The New York Times Is Too Busy Ogling ‘Bikini Moms’ to Bother With the Crown Heights Pogrom
Since we last remarked upon this problem with the Times earlier this month, the newspaper has piled on with even more coverage of World War II and its aftermath, while neglecting or ignoring contemporary news.
Astonishingly, the Times has provided no coverage at all in its print pages, at least so far as I can tell, of the 25th anniversary of the Crown Heights riot. This is a stunning lapse that puts the Times far behind its competitors. The Wall Street Journal had a story. The Daily News had a column. The New York Post had a column by Seth Lipsky. The New York Times, by sharp contrast, had nothing at all in print; online it ran a couple of dispatches provided by the Associated Press news wire. Meanwhile, a Times metro staff reporter who might have otherwise been free to cover the Crown Heights story was instead busy at a beach club. In the fifth installment of an ongoing series, he was reporting breathlessly on “topless sunbathers,” and ogling at what the newspaper describes as “striking” “bikini moms,” women that other viewers might simply find leathery.
Had the Times bothered to cover the Crown Heights anniversary, it might have had to confront its own failure back at the time, a journalistic travesty memorably described firsthand by Times veteran Ari Goldman in a 2011 Jewish Week article headlined “Telling It Like It Wasn’t.”
Nor was the Crown Heights anniversary the only big Jewish news the Times missed. Remember Avigdor Lieberman, the defense minister whose appointment by Prime Minister Netanyahu whipped the New York Times into a frenzy of panicked opposition to this “extremist” and “far-right” personality? As Mosaic (an online publication edited by the shrewd Neal Kozodoy) and David Makovsky of the Washington Institute for Near East Policy both noticed and reported, Lieberman’s “first major initiative regarding the West Bank has been to expand the access of Palestinians living in Areas A and B (under, respectively, complete and partial Palestinian Authority control) to economic opportunities in Area C, which remains under direct Israeli control.”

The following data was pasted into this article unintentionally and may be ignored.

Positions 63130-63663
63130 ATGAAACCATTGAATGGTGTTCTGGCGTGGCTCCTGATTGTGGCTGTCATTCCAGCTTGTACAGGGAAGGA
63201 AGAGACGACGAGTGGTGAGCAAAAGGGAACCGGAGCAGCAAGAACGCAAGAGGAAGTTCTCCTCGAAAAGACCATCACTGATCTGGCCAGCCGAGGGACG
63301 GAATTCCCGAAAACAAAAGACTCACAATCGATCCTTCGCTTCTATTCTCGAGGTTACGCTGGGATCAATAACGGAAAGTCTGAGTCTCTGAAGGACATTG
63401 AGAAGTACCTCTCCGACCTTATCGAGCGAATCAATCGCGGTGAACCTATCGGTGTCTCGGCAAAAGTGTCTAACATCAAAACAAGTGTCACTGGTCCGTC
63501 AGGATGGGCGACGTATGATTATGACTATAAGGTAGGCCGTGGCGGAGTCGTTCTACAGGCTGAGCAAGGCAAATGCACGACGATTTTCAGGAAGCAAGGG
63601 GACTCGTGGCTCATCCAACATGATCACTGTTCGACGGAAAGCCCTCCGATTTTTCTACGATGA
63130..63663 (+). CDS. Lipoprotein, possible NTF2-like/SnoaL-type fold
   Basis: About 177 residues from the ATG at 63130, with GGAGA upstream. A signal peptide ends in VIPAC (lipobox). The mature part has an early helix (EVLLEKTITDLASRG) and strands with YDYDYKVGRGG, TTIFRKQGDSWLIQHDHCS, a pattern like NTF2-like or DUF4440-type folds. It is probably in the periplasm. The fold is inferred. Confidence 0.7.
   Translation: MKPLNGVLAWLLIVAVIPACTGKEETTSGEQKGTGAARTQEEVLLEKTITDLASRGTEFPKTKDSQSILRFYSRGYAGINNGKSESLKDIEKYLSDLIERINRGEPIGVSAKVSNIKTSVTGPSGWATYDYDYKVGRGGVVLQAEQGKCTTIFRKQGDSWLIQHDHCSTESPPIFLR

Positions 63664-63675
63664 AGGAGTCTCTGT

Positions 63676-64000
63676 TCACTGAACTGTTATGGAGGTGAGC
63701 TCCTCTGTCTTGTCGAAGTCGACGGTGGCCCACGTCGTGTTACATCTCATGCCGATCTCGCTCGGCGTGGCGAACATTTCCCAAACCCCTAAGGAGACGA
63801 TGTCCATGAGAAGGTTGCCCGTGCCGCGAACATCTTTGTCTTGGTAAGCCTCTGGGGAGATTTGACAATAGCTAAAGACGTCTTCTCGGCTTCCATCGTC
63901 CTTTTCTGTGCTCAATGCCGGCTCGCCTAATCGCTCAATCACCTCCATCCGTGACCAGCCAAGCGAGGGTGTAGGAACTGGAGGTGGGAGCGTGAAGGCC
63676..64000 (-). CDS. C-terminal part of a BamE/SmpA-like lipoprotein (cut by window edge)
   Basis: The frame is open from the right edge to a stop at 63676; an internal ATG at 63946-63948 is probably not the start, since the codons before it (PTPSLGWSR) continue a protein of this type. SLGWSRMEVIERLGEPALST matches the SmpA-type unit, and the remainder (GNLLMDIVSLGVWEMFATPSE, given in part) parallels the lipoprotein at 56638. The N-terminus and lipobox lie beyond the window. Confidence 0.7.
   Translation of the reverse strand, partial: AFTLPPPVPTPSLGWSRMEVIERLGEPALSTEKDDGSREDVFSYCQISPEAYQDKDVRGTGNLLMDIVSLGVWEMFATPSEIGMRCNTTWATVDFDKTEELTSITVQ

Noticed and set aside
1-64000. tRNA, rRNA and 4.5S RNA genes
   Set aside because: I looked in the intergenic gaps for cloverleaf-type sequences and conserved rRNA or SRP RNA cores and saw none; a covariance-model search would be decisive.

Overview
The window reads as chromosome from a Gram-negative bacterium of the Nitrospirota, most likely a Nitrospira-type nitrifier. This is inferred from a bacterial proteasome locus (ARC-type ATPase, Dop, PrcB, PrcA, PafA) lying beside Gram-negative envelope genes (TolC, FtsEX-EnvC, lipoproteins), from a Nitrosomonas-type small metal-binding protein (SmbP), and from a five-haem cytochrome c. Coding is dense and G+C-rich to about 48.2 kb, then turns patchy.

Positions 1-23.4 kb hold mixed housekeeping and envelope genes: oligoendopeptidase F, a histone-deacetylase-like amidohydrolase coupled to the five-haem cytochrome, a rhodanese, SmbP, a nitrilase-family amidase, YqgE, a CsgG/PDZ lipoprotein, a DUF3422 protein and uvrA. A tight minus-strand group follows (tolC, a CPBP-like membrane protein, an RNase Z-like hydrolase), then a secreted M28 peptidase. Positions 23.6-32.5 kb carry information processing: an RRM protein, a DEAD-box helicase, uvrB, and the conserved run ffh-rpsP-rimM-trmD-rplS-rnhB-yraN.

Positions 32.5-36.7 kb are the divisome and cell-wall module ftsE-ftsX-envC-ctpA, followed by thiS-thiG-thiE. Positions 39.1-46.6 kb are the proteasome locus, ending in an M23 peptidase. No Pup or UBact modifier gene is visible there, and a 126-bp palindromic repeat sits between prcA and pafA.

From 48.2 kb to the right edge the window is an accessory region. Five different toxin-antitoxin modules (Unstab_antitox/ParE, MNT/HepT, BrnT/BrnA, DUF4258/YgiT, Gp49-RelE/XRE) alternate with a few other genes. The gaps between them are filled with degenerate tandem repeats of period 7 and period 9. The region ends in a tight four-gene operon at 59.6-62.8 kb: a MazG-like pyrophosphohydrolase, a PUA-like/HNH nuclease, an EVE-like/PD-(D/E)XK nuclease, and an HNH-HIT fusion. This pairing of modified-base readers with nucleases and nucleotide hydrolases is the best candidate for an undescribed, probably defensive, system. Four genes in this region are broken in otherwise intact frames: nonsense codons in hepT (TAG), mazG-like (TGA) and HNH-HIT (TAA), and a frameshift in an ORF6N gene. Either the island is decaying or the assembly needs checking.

In other words, the Times put a lot of effort into hyping up fear about Lieberman’s supposed extremism. But when Lieberman makes the Times look foolish by acting to make life better for West Bank Palestinian Arabs and contradicting the Times’ dire predictions, the Times ignores it.
While ignoring the Crown Heights anniversary and the Lieberman initiative, the Times has been busy indulging its after-the-fact obsession with the Holocaust, documenting even the most incremental developments at length. The past few days of the Times have included:
- A 1,300 word article by a child of Holocaust survivors who claimed “I grew up hearing other American Jews speak of Palestinians in pre-genocidal ways.”
- An 800-word dispatch from Poland under the headline “Nazi Gold Train May Not Exist, but That Doesn’t Stop Diggers.”
- A 600-word story from Berlin headlined “Auschwitz Survivors, in Their 90s, Urge Germany to Act on War Crimes Case.”
- An 800-word antiques column about a Polish-Jewish artist last heard from in a postcard sent from “Majdanek, a concentration camp near Lublin, Poland.”
- A 450-word review of a German-language movie about “Bauer, a German Jew, serving as an attorney general in West Germany in 1957. Part of his work is to track down former Nazi officials, and he’s increasingly thwarted by superiors and underlings who are still sympathetic to the Third Reich.”
Was it all this post-Holocaust Holocaust coverage that meant there wasn’t room in the Times to remember the Crown Heights riot or to report on Avigdor Lieberman’s initiative? Or was it the five-part series on the beach club including the “bikini moms” who the Times reporter finds “glamorous”? No one can say for sure, but it is certainly a disappointment to anyone relying on the Times for accurate or comprehensive coverage of today’s Jewish story.
More of Ira Stoll’s media critique, a regular Algemeiner feature, can be found here.